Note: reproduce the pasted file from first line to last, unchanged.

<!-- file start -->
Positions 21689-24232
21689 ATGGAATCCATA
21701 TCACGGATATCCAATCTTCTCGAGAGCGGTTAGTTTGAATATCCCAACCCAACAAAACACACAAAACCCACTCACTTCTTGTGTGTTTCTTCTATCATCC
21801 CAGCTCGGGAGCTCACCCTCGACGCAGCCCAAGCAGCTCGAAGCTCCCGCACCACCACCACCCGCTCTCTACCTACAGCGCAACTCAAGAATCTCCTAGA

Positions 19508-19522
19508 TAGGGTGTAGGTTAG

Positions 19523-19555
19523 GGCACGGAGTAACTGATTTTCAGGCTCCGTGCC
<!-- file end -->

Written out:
Positions 21689-24232
21689 ATGGAATCCATA
21701 TCACGGATATCCAATCTTCTCGAGAGCGGTTAGTTTGAATATCCCAACCCAACAAAACACACAAAACCCACTCACTTCTTGTGTGTTTCTTCTATCATCC
21801 CAGCTCGGGAGCTCACCCTCGACGCAGCCCAAGCAGCTCGAAGCTCCCGCACCACCACCACCCGCTCTCTACCTACAGCGCAACTCAAGAATCTCCTAGA

Positions 19508-19522
19508 TAGGGTGTAGGTTAG

Positions 19523-19555
19523 GGCACGGAGTAACTGATTTTCAGGCTCCGTGCC